Development was occurring even further east, out on the swampy promontory called Lechmere Point. In 1807 Andrew Craigie and the Lechmere Point Corporation announced plans to build another bridge and their own settlement.[7]  Craigie’s plan to develop East Cambridge was substantially different from Makepeace and Davenport’s plan for the Port. His plan was not to compete with Boston, but to capitalize on it. He secretly bought up all the land surrounding the last possible site for a bridge from Cambridge to Boston — the lowlands of Lechmere Point. With substantial financial support from Boston banks and the Middlesex Canal proprietors, he built a bridge on the site of the current Charles River Dam under the Museum of Science, laid out a tight grid of streets, and began an aggressive campaign to incorporate his development into the fabric of Cambridge civic life.

Whereas the Port was being developed by Cambridge families, Craigie was an outsider with no loyalty to the town or its ways. His money came from Boston investors. And Craigie was not unwilling to petition the State legislature to come to his aid in a series of disputes with the town.[8]  Old Cambridge and East Cambridge got off to a particularly bad start, and the memory of that animosity would hover over town politics for decades to come.

A shrewd developer, Craigie knew that the best way to guarantee the growth of his development was to ensure steady traffic. To that end, he made Middlesex County a deal it couldn’t refuse. Cambridge, one of the shire towns of Middlesex County, was also the home of the county court and records. People had been complaining about the inadequacy of the 1757 county courthouse since at least the 1780s.[9]  In 1816, Craigie and the Lechmere Point Corporation not only offered land to the county, but also agreed to build a new courthouse on that land, to be designed in the latest style by the architect Charles Bulfinch, and donate it to the county. The offer was too good to refuse and the county agreed. The courthouse became a powerful symbol that East Cambridge was finally “on the map.”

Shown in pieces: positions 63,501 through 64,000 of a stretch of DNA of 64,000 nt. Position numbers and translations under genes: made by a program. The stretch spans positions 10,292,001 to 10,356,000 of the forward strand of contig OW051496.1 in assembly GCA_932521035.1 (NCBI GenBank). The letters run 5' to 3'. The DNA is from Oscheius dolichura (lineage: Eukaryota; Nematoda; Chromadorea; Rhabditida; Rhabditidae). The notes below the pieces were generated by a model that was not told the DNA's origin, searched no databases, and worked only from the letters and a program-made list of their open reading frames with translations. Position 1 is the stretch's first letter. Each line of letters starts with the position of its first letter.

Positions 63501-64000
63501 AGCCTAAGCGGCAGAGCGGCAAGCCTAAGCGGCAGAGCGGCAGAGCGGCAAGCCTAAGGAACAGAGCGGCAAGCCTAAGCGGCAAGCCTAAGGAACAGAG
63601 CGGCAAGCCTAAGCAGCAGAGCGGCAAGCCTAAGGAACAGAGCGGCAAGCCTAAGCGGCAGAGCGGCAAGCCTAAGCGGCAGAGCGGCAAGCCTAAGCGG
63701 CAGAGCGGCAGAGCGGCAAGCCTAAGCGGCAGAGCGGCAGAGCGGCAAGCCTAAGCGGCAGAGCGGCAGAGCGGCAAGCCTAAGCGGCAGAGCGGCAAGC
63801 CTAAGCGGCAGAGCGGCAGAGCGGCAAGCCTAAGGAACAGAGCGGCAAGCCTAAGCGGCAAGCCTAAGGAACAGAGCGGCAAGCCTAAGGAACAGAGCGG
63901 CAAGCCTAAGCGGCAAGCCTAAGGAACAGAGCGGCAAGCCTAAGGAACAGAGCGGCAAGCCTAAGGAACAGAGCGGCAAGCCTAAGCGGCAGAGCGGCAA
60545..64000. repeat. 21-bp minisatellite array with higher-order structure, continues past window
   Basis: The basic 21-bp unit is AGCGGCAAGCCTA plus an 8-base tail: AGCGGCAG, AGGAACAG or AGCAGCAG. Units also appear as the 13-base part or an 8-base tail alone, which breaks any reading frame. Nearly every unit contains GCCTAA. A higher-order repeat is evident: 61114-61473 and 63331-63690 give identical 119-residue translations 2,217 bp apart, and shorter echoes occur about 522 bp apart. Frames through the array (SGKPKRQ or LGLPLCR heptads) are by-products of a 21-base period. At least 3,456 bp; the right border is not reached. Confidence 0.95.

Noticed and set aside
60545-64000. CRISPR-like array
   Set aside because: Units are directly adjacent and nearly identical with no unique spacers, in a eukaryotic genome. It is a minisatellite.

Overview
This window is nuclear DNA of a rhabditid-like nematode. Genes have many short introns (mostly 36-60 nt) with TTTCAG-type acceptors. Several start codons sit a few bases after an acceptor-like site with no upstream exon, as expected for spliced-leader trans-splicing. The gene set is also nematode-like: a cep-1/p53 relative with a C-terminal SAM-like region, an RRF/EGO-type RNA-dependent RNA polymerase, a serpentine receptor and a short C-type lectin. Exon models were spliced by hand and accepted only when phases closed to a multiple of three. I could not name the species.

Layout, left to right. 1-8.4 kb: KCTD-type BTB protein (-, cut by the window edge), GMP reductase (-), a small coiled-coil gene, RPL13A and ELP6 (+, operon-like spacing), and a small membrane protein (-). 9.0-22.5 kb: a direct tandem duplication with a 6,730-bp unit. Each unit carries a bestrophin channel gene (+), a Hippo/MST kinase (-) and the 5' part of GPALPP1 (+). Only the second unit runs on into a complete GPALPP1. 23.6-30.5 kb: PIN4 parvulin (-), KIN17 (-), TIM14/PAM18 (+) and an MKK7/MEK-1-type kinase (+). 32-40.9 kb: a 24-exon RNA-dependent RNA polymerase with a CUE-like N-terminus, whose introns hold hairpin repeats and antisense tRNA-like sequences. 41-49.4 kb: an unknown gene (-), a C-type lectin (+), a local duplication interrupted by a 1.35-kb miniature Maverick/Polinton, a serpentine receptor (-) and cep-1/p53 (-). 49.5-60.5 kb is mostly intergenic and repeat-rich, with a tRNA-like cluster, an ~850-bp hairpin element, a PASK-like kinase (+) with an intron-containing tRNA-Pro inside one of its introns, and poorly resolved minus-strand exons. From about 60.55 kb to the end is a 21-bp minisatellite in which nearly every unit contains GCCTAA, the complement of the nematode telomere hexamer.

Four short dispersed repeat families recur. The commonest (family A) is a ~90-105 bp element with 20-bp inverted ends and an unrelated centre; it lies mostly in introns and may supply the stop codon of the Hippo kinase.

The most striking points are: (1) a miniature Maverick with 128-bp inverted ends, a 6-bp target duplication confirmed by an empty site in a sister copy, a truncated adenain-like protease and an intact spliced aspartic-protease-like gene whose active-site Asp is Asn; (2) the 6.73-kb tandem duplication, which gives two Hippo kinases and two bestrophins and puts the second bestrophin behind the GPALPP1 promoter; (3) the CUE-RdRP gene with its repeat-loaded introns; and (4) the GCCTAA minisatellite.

The Enclosure of the Common

While the Port and East Cambridge were undergoing their growing pains, the people of Old Cambridge were undergoing their own trials. In the 1820s several residents abutting the Common petitioned the Selectmen for the right to put a fence around the Common and landscape it, as had just been done in Boston. Originally the common pasture for the townspeople, the Common by 1829 had become a patch of bare ground of indeterminate size, criss-crossed by several roads and turnpikes. To the more liberal-minded townspeople and the lucky few abutting the Common, the idea had great merit. A big dusty field could be transformed into a lovely green park in keeping with the latest thinking on city planning. Proper homage could be paid to the history of the town and icons like the Washington Elm.[10]  It would also protect the Common from any future threat of encroachment by developers. The move to enclose the Common was resisted by stockholders in the turnpikes, merchants from outlying towns, and even the town-meetings of Watertown and West Cambridge.[11]  The issue was so polarizing that the town hall couldn’t contain the two to three hundred people who routinely attended, so the meetings had to be moved to the meeting house. Some members of the congregation objected to having their house of worship used for this raucous, contentious activity.[12]  After a series of overflow meetings the enclosure petition was accepted. The grounds were surveyed, fences erected, and a pasture turned into a park.[13]